The Wheeler Ridge anticline is the only other well-studied fold that we know of that exhibits similar lateral propagation characteristics as those observed along the Simi fault. The Wheeler Ridge anticline, in the southern San Joaquin Valley of California, is characterized by a series of closely spaced (<2 km), shortening parallel faults that interrupt lateral propagation of the fold (i.e., Keller et al., 1989; Medwedeff, 1992; Mueller and Talling, 1997). Medwedeff (1992) interpreted the transverse faults as tear faults but indicated as much as 80 m of vertical displacement across the faults. Mueller and Talling (1997) concluded that, due to high strain gradients at the tip of a propagating fault, transverse tear faults should be common features, yet they knew of no other examples at the time of their study. Although there are many similarities in the kinematic evolution of the folds and faults in the Camarillo fold belt and deformation at Wheeler Ridge, the style of deformation in the Camarillo fold belt is largely controlled by the reactivation of older Miocene faults rather than being a consequence of differential shortening above a basal detachment, as interpreted at Wheeler Ridge (i.e., Medwedeff, 1992).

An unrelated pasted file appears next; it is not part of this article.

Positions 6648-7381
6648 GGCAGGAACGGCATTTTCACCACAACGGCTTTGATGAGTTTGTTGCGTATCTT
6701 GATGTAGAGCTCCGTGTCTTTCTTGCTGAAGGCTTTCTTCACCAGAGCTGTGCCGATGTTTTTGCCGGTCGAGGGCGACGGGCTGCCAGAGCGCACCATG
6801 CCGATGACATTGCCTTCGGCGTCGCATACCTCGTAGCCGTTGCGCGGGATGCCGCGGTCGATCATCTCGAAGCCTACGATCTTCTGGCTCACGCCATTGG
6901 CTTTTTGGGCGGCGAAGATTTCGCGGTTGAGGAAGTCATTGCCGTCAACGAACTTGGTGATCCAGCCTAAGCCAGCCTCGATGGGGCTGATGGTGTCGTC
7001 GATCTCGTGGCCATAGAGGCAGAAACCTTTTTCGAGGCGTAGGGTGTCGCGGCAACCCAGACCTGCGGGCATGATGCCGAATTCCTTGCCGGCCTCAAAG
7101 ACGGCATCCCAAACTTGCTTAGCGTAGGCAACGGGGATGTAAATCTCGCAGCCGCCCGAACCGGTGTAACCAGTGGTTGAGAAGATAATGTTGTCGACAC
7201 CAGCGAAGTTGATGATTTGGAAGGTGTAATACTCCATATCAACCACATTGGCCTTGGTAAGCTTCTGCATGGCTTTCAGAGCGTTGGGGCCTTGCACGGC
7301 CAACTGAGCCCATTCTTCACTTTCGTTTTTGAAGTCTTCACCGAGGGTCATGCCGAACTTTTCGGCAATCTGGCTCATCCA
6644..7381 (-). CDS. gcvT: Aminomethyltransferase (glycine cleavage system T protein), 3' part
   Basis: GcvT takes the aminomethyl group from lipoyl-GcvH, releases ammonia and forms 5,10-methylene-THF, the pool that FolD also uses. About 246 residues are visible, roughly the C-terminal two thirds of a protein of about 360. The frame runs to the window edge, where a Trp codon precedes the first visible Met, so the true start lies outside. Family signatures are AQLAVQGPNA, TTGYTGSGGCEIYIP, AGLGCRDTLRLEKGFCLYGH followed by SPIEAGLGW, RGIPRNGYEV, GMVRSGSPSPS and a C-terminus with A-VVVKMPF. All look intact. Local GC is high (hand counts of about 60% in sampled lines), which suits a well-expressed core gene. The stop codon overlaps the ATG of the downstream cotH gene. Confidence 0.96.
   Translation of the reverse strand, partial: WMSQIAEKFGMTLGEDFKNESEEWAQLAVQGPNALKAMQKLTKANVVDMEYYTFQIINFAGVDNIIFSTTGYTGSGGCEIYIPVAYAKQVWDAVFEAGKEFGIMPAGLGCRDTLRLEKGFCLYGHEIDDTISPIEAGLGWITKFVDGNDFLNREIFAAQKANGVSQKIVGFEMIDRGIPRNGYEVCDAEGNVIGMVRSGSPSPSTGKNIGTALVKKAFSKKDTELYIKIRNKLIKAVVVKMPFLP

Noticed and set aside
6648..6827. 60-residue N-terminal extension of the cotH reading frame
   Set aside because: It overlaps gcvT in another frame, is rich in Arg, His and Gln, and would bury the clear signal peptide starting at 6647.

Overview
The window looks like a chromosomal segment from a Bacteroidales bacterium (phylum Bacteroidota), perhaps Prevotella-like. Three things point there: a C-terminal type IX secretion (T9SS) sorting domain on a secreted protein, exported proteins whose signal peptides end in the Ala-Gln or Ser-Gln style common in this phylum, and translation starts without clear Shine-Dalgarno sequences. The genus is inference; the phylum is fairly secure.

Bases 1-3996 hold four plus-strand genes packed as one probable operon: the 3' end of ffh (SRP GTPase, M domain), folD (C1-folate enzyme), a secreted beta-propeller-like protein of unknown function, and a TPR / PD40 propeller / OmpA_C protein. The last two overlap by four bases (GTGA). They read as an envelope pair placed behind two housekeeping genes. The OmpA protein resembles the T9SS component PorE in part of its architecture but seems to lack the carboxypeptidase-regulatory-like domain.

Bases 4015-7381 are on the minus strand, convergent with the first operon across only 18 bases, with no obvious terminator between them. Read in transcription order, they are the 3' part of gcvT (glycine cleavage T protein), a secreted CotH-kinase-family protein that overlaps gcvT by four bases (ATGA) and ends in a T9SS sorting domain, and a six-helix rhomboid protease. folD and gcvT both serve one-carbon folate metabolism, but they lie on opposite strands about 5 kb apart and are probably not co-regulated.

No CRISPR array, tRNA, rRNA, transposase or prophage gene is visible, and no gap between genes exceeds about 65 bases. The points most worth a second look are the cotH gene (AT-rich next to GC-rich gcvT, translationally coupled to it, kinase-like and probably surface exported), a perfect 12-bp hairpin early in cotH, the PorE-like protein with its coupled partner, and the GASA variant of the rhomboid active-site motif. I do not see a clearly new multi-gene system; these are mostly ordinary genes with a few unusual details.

The presence of segmented east-striking reverse faults that are offset by north-striking transverse faults is discussed in numerous geologic investigations in Southern California (e.g., Wright, 1991; Shaw and Suppe, 1996; Davis et al., 1989; Dolan et al., 1995; Yeats et al., 1988). Given the polyphase deformational history of the Western Transverse Ranges, the structural inheritance and the style of contractional deformational observed in the Camarillo fold belt may be common in Southern California. The interpretation that faults grow by punctuated lateral fault growth has important implications for seismic hazard assessment, because it suggests that transverse faults are capable of restricting the lateral growth of active faults and may be capable of limiting the maximum magnitude of seismic moment for a particular event. However, these faults appear to have a finite strength, and ultimately progressive displacement of the principal east-striking fault system results in lateral propagation across the preexisting tectonic barrier.

Seismic Hazard